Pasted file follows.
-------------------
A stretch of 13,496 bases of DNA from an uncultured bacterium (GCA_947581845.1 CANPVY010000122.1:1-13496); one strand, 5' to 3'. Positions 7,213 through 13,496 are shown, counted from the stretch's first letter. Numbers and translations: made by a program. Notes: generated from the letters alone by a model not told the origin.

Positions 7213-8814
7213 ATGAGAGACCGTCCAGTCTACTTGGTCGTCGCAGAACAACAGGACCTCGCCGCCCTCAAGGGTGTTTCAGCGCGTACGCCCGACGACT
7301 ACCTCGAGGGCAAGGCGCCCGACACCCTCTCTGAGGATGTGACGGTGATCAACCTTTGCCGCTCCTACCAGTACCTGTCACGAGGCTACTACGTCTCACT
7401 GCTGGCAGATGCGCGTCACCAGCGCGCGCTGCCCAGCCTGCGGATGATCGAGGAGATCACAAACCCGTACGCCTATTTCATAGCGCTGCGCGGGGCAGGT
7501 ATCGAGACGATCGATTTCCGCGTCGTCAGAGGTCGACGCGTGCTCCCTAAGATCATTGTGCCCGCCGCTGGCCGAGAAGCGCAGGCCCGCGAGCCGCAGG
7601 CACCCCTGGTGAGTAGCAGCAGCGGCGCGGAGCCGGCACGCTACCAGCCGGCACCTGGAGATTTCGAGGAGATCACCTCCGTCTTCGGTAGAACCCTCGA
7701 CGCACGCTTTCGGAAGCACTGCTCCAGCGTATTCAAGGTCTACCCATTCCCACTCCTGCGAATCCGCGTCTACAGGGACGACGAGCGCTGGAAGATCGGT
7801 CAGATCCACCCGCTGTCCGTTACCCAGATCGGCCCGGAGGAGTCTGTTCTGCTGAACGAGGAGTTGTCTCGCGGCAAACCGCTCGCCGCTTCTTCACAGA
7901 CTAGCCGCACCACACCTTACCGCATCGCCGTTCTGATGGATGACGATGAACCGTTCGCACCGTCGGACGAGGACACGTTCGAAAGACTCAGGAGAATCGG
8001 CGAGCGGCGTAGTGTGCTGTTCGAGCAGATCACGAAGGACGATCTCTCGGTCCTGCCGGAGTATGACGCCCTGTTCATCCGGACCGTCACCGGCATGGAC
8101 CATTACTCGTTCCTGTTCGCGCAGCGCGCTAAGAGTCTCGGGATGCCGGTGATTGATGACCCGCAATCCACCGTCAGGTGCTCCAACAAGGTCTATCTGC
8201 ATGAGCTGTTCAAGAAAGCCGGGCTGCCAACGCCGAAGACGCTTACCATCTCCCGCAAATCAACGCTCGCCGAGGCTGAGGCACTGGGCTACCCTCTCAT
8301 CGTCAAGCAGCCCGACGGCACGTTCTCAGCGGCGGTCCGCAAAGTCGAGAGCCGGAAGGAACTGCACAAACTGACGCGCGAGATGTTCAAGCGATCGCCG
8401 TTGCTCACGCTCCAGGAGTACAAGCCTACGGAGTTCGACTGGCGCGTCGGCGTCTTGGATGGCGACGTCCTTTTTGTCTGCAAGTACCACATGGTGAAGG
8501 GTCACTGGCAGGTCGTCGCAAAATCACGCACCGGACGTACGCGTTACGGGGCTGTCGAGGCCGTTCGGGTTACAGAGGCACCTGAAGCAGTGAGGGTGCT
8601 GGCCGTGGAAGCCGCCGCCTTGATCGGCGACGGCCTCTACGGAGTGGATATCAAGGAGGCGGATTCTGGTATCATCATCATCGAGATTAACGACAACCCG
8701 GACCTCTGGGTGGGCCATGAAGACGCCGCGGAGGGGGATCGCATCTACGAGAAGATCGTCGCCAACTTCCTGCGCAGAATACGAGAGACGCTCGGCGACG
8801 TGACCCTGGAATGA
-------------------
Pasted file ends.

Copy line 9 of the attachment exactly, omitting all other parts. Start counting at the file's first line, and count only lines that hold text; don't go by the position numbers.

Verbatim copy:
7801 CAGATCCACCCGCTGTCCGTTACCCAGATCGGCCCGGAGGAGTCTGTTCTGCTGAACGAGGAGTTGTCTCGCGGCAAACCGCTCGCCGCTTCTTCACAGA